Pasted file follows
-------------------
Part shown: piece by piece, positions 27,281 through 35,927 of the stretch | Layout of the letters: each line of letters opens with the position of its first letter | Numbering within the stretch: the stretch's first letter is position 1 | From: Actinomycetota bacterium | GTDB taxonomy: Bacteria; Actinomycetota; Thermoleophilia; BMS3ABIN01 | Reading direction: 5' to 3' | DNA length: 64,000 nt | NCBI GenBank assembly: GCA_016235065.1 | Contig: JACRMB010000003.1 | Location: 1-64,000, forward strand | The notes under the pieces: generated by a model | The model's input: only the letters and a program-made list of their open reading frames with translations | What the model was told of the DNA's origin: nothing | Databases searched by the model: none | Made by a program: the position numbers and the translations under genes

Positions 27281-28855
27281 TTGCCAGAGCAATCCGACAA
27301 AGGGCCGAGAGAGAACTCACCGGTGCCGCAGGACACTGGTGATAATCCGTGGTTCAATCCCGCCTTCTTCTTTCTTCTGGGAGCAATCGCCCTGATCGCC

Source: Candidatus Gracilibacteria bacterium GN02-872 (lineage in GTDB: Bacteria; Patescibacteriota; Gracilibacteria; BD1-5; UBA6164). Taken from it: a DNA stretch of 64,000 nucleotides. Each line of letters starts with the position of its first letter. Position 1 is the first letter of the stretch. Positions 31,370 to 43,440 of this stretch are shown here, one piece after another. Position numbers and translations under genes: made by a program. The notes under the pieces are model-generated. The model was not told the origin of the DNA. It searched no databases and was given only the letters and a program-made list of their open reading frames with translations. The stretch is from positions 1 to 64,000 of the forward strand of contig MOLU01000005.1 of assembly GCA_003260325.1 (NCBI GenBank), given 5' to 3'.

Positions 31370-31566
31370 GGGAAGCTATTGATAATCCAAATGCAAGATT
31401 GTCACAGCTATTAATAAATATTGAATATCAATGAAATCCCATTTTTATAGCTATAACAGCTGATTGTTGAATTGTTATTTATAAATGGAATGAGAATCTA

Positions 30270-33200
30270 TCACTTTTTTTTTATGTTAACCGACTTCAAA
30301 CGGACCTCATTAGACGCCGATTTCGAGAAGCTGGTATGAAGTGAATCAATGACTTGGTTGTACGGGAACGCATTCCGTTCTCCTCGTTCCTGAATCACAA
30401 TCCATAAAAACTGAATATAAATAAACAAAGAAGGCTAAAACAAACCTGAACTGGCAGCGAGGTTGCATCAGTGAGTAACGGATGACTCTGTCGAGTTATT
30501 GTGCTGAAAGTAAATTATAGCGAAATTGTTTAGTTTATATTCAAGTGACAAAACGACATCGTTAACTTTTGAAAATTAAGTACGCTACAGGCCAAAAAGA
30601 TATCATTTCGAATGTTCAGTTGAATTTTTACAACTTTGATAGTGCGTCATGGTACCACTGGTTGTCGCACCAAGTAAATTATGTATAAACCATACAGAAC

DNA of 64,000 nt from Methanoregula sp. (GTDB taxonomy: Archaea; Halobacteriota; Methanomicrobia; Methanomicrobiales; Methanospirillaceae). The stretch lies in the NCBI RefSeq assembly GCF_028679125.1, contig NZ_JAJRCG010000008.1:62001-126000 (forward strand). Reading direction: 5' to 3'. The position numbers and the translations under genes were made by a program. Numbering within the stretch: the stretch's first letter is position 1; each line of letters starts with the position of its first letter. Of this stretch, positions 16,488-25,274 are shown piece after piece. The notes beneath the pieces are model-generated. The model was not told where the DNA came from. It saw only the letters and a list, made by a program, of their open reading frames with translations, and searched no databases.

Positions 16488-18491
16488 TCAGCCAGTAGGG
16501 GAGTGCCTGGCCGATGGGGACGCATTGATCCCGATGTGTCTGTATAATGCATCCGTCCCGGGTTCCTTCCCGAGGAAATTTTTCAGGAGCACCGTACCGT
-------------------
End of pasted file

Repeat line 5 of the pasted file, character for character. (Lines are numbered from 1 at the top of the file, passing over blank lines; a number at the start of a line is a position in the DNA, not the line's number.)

Source: Candidatus Gracilibacteria bacterium GN02-872 (lineage in GTDB: Bacteria; Patescibacteriota; Gracilibacteria; BD1-5; UBA6164). Taken from it: a DNA stretch of 64,000 nucleotides. Each line of letters starts with the position of its first letter. Position 1 is the first letter of the stretch. Positions 31,370 to 43,440 of this stretch are shown here, one piece after another. Position numbers and translations under genes: made by a program. The notes under the pieces are model-generated. The model was not told the origin of the DNA. It searched no databases and was given only the letters and a program-made list of their open reading frames with translations. The stretch is from positions 1 to 64,000 of the forward strand of contig MOLU01000005.1 of assembly GCA_003260325.1 (NCBI GenBank), given 5' to 3'.